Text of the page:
Dr. SEABORG. Yes. And to illustrate the complexity of the problem, I should point out that the matter of thermal effects is of concern in a case of any plant that produces electricity through the thermal mechanim; that is, this includes fossil fueled plants. And the hope is that as the national picture evolves, that all plants would be subject to adequate regulatory mechanisms to take care of the problem.

Mr. DADDARIO. Dr. Seaborg, in your report you refer to the work that is being done in your Agency, and this amazing figure of “500 Pacific Oceans of petroleum," as a point of reference.

You are also concerned about the great impact of population. As all of this data is put together and as we begin developing our capabilities, should we not also recognize that this will put a tremendous strain on our governmental capability. This is probably as good a time as any to begin looking ahead: to what will develop through our scientific and technological activities, to the way which they will be applied and managed to use by our society.

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Dr. SEABORG. Oh, I couldn't agree more. I think we should be doing more in the planning, if I interpret your question correctly, now on how society will accommodate to all of the scientific and technological developments that are coming along.

I might make a remark as a sort of humorous aside, about this 500 Pacific Oceans filled with high grade petroleum—and you stated it quite accurately, because I used this as a comparison to indicate how much energy there is in the heavy hydrogen of the world's waters. I have been quoted as saying the AEC is working on the production of 500 Pacific Oceans full of high grade fuel oil.

Mr. DADDARIO, That would create some pollution problems.
Dr. SEABORG. Yes,
Mr. DADDARIO. Mr. Mosher?

Mr. MOSHER. Dr. Seaborg, I am interested in one sentence—well, I am interested in all of your sentences for that matter. It is a very stimulating statement. I refer to this sentence on page 7:

But I believe that there is widespread public recognition that the idea of merging work on civilian and military applications remains valid and indeed compelling

Now, I assume that at that point you were talking about the AEC, specifically, and we all recognize that the AEC is unique among Goyernment agencies. Were you implying that that merging of work on civilian and military applications should be emphasized to a greater extent throughout the Government?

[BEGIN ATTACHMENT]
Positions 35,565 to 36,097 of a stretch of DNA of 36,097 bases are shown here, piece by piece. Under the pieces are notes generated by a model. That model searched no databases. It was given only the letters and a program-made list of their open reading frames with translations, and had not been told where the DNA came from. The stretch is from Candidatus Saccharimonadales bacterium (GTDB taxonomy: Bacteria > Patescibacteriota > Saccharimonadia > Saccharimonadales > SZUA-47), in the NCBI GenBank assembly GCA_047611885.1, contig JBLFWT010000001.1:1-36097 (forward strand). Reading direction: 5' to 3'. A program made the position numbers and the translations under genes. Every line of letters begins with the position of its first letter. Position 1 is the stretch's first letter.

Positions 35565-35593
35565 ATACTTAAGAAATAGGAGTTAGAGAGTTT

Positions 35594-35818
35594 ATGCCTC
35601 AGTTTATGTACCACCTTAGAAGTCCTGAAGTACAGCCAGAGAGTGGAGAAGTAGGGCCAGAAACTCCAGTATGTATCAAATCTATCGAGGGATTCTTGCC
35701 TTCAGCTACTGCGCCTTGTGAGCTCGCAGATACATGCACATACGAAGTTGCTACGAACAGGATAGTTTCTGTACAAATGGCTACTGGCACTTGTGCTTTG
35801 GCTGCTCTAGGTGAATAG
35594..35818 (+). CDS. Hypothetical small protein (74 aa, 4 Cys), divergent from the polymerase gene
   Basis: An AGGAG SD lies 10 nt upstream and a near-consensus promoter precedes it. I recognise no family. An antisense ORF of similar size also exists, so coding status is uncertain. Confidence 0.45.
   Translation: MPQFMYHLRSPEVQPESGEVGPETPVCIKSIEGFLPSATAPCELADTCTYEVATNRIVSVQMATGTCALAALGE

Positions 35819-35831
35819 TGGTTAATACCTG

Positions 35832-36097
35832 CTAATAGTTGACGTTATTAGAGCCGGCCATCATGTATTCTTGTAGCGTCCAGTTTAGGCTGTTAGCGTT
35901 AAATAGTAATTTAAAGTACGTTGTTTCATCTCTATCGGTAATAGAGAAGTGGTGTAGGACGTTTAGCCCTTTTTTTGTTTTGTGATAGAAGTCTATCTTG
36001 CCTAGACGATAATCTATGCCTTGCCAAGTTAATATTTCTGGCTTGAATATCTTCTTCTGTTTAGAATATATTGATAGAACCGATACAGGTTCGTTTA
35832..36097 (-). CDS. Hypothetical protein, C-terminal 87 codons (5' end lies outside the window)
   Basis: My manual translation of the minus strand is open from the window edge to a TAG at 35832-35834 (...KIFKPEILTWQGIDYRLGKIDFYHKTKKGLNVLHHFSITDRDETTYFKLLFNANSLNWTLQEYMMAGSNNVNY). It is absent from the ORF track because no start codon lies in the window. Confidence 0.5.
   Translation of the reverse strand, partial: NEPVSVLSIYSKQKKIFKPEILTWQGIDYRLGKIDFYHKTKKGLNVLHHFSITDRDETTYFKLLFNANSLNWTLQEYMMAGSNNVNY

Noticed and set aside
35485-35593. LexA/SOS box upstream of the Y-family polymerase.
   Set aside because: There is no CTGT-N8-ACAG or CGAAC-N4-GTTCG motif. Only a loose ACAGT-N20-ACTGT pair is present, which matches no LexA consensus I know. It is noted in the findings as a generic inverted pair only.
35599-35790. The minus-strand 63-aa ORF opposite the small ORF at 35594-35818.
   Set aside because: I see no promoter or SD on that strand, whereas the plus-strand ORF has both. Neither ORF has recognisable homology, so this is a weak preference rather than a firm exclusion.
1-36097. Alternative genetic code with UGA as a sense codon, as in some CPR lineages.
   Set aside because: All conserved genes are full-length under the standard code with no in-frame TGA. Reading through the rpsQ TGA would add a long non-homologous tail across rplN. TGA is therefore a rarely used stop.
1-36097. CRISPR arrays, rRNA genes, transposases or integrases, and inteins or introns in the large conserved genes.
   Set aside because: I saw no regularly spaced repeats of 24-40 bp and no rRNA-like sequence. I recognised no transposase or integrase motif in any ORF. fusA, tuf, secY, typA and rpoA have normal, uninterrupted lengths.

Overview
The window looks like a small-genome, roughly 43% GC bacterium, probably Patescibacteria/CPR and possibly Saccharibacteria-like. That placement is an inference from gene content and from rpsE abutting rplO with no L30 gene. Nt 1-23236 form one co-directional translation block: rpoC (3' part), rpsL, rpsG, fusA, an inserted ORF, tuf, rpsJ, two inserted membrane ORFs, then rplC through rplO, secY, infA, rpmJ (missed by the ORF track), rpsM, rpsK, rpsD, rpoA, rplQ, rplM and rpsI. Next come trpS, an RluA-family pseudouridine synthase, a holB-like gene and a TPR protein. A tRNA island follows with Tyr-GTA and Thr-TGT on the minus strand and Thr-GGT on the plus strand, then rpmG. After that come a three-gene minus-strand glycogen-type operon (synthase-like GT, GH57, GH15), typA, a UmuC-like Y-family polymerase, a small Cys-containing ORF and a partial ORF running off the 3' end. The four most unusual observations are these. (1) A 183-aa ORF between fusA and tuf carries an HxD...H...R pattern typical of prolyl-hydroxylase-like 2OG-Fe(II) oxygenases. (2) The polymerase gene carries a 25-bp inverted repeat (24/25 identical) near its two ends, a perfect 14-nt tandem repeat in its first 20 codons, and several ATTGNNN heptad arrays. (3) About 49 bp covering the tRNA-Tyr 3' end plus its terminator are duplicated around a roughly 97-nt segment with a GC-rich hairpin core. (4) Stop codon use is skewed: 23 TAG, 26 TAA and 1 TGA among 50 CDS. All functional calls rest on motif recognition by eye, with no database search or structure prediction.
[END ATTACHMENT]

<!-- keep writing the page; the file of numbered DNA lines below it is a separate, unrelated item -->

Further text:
For instance, I believe I am historically accurate in saying that NASA would never have been created had not Congress been assured and the President insisted that NASA be a civilian agency.

Dr. SEABORG. Yes.

Mr. MOSHER. And then there is the recent Stratton report that goes out of its way to emphasize that the civilian work in the proposed NOAA should be separated from the work in the Navy.

Dr. SEABORG. Oh, yes. I didn't mean to make that broad an interpretation. I see that it could be read that way. I meant the civilian and military applications of nuclear energy.

I was thinking really of the continued validity of the philosophy behind the McMahon Act, going clear back to 1964, that there is value, and I think continued value, of tying together the peaceful and the civilian use of atomic energy and the military use in a civilian agency.

Mr. MOSHER. But you were not implying that this principle should be extended

Dr. SEABORG. Not at all. No; definitely not.

I just had reference to nuclear energy. And, of course, there are many cases where they just dovetail like this, like the development of nuclear weapons and the development of the peaceful nuclear explosives, the Plowshare program, so forth.

Mr. MOSHER. Mr. Chairman, for lack of time I won't ask another question at this point.

Mr. DADDARIO. Mr. Brown?

Mr. Brown. Dr. Seaborg, if you had to make a rough guess as to how the AEC's funds are divided between basic research and applied research and technology, what would you give as a rough figure?

Dr. SEABORG. Yes; I have those figures. And actually, they are accurately represented on table IV on page 22 of your committee print.

The AEC has a budget for the support of research in fiscal year 1969 of $420 million, of which $324 million is for the support of basic research, and $96 million for the support of applied research, and then about a billion dollars for the support of development. But that gets into, you know, our nuclear weapons and reactor development and things of that sort.

But in answer to your question, about $420 million for research divided $324 million for basic research and $96 million for applied research.

Mr. BROWN. Do you have any idea of what would happen in the event that there was a drastic change in the nuclear weapons field? For example, if we reached an agreement to cease the production of nuclear weapons with the Russians, do you have any idea of how that would affect the budget on the research items!

Dr. SEABORG. That wouldn't affect the $420 million very much. That would affect the $1 billion development.

Mr. Brown. But what kind of a management problem would that give you within the agency?

I presume that the operations are in some degree, at least related. In the same laboratories, for example, that there is a certain amount of basic research going on, and